“Hurrah! I’ve got ‘Rosalind.’ I wanted her most of all.”
Jock and Mhor had a room with two beds, rather incongruously called “Anthony and Cleopatra.” Jock was inclined to be affronted, and said it was a silly-looking thing to put him in a room called after such an amorous couple. If it had been Touchstone or Mercutio, or even Shylock, he would not have minded, but the pilgrims of love got scant sympathy from that sturdy misogynist.
“It was a lover and his lass,
With a hey and a ho, and a hey nonino,
That o’er the green corn-fields did pass,
In the spring-time, the only pretty ring time....”
As You Like It.
Next morning Jean’s eyes wandered round the dining-room as if looking for someone, but there was no one she had ever seen before among the breakfasters at the little round tables in the pretty room with its low ceiling and black oak beams. To Jean, unused to hotel life and greatly interested in her kind, it was like a peep into some thrilling book. She could hardly eat her breakfast for studying the faces of her neighbours and trying to place them.
Were they all Shakespeare lovers? she wondered.
The people at the next table certainly looked as if they might be: a high-browed, thin-faced clergyman with a sister who was clever (from her eye-glasses and the way her hair was done, Jean decided she must be very clever), and a friend with them who looked literary—at least he had a large pile of letters and a clean-shaven face; and they seemed, all three, like Lord Lilac, to be “remembering him like anything.”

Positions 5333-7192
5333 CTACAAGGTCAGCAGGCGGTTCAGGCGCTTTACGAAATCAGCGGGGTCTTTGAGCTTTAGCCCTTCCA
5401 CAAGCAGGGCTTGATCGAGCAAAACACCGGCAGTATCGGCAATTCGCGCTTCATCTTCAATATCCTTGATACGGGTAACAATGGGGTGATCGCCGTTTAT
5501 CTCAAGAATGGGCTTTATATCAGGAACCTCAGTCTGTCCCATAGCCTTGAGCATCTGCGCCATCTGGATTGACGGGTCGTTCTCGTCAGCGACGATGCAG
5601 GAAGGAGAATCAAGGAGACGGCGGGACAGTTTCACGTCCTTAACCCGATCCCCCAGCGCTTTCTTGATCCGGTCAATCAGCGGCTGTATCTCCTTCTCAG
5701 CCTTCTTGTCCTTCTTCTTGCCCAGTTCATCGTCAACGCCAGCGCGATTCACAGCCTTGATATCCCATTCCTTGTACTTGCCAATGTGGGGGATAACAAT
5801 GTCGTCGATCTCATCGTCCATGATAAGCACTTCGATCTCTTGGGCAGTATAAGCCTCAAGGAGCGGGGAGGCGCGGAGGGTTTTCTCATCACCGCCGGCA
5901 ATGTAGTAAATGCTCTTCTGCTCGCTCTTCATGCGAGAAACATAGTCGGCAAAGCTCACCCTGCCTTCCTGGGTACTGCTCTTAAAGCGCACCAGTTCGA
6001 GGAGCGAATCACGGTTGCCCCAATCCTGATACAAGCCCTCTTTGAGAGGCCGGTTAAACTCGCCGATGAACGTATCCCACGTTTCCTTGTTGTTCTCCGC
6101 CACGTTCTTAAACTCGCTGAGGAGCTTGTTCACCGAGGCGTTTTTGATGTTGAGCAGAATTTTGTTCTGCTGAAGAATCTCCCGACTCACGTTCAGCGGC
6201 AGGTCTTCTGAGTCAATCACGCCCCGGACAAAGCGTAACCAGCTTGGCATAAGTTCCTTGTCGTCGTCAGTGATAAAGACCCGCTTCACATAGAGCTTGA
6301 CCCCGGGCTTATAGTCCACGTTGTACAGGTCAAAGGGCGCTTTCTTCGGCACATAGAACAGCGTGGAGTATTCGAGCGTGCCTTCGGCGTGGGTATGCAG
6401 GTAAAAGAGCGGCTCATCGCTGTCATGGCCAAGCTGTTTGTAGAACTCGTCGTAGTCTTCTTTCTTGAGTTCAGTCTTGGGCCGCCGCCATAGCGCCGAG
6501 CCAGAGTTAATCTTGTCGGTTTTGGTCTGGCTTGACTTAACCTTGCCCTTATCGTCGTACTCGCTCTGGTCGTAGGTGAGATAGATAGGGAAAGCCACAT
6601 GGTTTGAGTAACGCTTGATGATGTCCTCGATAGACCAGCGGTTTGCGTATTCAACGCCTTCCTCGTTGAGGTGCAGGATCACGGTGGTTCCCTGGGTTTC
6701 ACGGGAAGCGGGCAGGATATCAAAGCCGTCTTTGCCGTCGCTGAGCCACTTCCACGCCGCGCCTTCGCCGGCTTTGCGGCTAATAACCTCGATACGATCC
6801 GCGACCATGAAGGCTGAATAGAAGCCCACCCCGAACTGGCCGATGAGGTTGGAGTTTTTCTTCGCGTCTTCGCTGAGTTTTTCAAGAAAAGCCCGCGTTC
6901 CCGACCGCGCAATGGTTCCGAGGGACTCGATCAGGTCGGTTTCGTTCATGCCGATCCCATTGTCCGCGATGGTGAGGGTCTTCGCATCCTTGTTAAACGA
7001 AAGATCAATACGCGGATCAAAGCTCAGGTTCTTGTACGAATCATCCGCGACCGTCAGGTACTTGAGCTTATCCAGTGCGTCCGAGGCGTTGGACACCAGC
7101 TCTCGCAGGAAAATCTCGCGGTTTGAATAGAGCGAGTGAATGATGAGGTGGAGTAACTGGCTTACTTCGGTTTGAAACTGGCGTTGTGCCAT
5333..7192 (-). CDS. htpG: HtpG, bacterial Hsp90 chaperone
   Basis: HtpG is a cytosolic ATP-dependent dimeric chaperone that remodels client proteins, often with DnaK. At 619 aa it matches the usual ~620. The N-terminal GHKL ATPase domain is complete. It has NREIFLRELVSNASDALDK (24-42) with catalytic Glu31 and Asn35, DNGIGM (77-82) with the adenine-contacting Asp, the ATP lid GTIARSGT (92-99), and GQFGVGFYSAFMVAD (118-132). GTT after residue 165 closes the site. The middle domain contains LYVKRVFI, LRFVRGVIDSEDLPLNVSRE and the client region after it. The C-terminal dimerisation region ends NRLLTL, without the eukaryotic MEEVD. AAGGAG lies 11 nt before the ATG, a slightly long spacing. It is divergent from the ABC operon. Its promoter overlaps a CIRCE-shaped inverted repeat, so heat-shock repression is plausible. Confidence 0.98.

There were several clergymen in the room; one, rather fat, with a smug look and a smartly dressed wife, Jean decided must have married an heiress; another, with very prominent teeth and kind eyes, was accompanied by an extremely aged mother and two lean sisters.
One family party attracted Jean very much: a young-looking father and mother, with two girls, very pretty and newly grown up, and a boy like Davie. They were making plans for the day, deciding what to see and what to leave unseen, laughing a great deal, and chaffing each other, parents and children together. They looked so jolly and happy, as if they had always found the world a comfortable place. They seemed rather amused to find themselves at Stratford among the worshippers. Jean concluded that they were of those “not bad of heart” who “remembered Shakespeare with a start.”
Jock and Mhor were in the highest spirits. It seemed to them enormous fun to be staying in a hotel, and not an ordinary square up-and-down hotel, but a rambling place with little stairs in unexpected places, and old parts and new parts, and bedrooms owning names, and a long, low-roofed drawing-room with a window at the far end that opened right out to the stable-yard through which pleasantries could be exchanged with grooms and chauffeurs. There was a parlour, too, off the hall—the cosiest of parlours with cream walls and black oak beams and supports, two fireplaces round which were grouped inviting arm-chairs, tables with books and papers, many bowls of daffodils. And all over the house hung old prints of scenes in the plays; glorious pictures, some of them—ghosts and murders over which Mhor gloated.